How Will Andrew Cashner Fare as a Starter?
As of right now, the only certainties are that Ryan Dempster, Carlos Zambrano and Matt Garza are guaranteed their place in the Chicago Cubs' starting rotation, with Dempster being the Opening Day starter (one of the most overrated things in baseball).
With two starting spots being up for grabs, spring training will bring a lot of excitement for how things will shake out come April.
Of the competitors, veterans Carlos Silva and Randy Wells have a supposed leg-up, while youngsters Casey Coleman, James Russell, Andrew Cashner and Jeff Samardzija, along with prospect Chris Carpenter, all have a bid in those two spots.
Also, the Cubs will keep their eyes open on dark horse candidates that emerge from solid spring training play, similar to how Sean Marshall and Randy Wells earned their spots in the rotation.
That said, Cubs fans should be especially paying attention to the pitching of Andrew Cashner, who pitched exclusively out of relief in 2010. As Bleed Cubbie Blue noted, Jim Hendry said that Cashner will start in 2011, be it for the Cubs or Triple-A Iowa.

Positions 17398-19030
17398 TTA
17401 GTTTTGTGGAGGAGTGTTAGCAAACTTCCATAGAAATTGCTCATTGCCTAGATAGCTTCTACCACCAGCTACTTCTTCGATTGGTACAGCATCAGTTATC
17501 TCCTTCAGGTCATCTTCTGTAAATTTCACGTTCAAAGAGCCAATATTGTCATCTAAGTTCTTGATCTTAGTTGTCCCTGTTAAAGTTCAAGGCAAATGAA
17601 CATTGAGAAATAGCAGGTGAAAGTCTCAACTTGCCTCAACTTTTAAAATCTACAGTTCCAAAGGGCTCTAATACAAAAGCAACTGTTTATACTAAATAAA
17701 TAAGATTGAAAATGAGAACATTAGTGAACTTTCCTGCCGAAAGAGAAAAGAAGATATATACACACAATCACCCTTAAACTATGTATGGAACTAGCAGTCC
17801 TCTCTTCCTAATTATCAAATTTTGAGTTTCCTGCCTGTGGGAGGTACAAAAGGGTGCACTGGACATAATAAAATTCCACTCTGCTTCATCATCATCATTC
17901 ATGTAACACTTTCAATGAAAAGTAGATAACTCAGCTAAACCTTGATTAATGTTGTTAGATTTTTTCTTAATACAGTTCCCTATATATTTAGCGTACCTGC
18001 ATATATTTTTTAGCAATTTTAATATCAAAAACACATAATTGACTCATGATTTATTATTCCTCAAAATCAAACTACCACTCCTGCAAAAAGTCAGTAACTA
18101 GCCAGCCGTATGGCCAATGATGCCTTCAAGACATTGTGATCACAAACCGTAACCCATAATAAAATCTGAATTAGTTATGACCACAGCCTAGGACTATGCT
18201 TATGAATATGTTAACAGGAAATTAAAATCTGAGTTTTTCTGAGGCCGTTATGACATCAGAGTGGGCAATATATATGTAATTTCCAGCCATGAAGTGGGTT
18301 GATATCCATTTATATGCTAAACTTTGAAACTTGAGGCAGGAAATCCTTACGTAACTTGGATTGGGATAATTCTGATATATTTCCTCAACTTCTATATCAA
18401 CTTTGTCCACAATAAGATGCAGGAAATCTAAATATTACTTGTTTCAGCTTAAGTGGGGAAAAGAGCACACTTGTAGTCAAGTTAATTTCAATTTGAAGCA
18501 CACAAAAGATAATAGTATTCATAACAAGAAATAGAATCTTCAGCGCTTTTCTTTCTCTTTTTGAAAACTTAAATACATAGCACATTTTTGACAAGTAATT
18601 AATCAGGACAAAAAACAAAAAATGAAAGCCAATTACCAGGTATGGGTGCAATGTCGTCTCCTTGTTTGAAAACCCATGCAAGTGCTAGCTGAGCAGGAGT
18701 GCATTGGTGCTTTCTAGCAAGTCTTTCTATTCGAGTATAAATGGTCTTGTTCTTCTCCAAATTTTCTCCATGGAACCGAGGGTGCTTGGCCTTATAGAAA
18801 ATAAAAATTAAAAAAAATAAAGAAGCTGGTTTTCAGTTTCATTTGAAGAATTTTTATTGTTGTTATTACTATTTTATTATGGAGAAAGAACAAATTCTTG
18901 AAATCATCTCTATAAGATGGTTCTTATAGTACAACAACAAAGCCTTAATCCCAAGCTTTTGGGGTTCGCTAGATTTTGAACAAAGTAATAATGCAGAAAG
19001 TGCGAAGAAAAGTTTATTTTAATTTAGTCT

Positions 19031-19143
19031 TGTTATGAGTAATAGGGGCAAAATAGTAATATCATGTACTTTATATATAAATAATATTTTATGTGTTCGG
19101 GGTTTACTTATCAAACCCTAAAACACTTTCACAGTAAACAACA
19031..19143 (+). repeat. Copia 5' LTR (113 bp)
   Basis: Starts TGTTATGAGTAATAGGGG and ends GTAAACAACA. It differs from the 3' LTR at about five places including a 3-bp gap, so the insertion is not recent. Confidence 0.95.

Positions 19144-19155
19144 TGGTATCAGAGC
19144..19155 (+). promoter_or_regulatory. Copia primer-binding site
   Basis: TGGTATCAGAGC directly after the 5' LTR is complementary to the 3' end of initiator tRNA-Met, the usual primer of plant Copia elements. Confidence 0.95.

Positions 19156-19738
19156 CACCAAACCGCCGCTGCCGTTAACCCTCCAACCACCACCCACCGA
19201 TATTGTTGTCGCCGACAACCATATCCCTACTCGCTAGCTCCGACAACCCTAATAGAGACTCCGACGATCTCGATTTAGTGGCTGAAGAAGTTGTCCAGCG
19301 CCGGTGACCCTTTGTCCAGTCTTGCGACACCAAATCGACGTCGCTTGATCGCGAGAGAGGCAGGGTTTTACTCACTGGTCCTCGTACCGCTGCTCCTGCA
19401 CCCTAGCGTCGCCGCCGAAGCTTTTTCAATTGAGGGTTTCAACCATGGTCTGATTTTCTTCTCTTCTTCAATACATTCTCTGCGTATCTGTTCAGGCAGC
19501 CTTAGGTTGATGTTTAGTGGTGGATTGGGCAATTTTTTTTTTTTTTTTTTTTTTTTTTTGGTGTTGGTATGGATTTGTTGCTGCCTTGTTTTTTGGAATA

Cashner, drafted out of Texas Christian University, was TCU’s primary closer before being drafted by the Cubs with their first-round draft choice in 2008. Cashner successfully made the transition to the rotation in the Cubs' farm system, scaling every level of the minors to the parent club in three years.
Cashner demonstrated front-line starter stuff, although his control gives question to whether or not he profiles as a big-league closer, instead. His physical attributes (6'6", 210 pounds) scream starting pitcher, although it will ultimately be his development of a third pitch, a changeup, that will determine his role.
Cashner’s fastball sits in the mid-90s, and he works it low in the zone, typically. He locates his fastball low and away to righties, occasionally running it inside, while primarily keeping his fastball away from lefties.
Cashner also features a wipeout slider/curve that is used as a strikeout pitch against right-handed batters.
Ultimately, Cashner’s fate will lie in that changeup, which he tried to employ against lefties with some success in terms of location.
Personally, I would like to see Cashner go back to Triple-A for a bit more seasoning, and develop his changeup into a Major League-average pitch that he can mix in with his other two plus pitches. Looking at the Cubs’ bullpen, it doesn’t make much sense to continue working Cashner into the mix, as Sean Marshall, Kerry Wood and Carlos Marmol headline the back end.
Cashner’s long-term value ultimately depends on whether or not he can contribute as a Major League starter. If he cannot, he will be destined for a closer or setup role, depending on the long term success of Carlos Marmol. Either way, Cashner will be a Major League contributor for many years to come.
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